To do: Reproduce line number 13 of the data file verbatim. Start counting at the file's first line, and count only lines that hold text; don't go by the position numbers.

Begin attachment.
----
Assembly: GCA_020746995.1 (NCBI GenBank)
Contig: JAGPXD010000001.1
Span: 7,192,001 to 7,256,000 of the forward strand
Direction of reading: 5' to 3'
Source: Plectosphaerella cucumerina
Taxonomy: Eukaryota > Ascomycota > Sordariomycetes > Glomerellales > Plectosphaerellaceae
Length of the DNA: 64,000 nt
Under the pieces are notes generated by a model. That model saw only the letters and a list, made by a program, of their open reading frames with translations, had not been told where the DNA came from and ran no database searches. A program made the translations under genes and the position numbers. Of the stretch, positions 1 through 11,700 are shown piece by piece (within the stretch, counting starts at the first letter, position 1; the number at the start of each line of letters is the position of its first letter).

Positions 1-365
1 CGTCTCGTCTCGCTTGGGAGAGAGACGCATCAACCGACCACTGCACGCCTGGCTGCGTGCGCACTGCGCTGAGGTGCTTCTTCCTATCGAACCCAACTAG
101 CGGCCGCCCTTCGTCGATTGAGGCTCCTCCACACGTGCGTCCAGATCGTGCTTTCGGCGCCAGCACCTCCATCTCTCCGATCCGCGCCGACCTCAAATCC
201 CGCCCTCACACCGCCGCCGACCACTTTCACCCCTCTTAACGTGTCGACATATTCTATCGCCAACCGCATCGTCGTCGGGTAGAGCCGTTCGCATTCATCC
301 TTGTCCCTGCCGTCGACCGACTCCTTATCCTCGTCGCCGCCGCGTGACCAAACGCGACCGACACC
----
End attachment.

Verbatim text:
301 TTGTCCCTGCCGTCGACCGACTCCTTATCCTCGTCGCCGCCGCGTGACCAAACGCGACCGACACC